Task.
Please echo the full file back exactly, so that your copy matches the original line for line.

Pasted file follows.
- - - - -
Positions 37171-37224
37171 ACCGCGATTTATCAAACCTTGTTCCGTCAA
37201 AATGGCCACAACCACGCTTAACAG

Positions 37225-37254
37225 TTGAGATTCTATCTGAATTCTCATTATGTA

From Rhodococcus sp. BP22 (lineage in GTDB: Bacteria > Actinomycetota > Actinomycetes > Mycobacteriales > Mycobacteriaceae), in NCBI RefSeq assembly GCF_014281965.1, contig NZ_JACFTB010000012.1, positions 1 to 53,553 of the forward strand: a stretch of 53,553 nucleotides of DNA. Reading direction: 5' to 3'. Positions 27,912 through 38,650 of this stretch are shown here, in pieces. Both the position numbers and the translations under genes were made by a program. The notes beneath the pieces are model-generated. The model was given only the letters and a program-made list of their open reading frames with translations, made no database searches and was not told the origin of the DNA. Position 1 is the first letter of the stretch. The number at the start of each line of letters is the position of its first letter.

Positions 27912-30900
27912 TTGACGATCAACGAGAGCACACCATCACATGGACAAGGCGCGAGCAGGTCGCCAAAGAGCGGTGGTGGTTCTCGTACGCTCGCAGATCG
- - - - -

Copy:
Positions 37171-37224
37171 ACCGCGATTTATCAAACCTTGTTCCGTCAA
37201 AATGGCCACAACCACGCTTAACAG

Positions 37225-37254
37225 TTGAGATTCTATCTGAATTCTCATTATGTA

From Rhodococcus sp. BP22 (lineage in GTDB: Bacteria > Actinomycetota > Actinomycetes > Mycobacteriales > Mycobacteriaceae), in NCBI RefSeq assembly GCF_014281965.1, contig NZ_JACFTB010000012.1, positions 1 to 53,553 of the forward strand: a stretch of 53,553 nucleotides of DNA. Reading direction: 5' to 3'. Positions 27,912 through 38,650 of this stretch are shown here, in pieces. Both the position numbers and the translations under genes were made by a program. The notes beneath the pieces are model-generated. The model was given only the letters and a program-made list of their open reading frames with translations, made no database searches and was not told the origin of the DNA. Position 1 is the first letter of the stretch. The number at the start of each line of letters is the position of its first letter.

Positions 27912-30900
27912 TTGACGATCAACGAGAGCACACCATCACATGGACAAGGCGCGAGCAGGTCGCCAAAGAGCGGTGGTGGTTCTCGTACGCTCGCAGATCG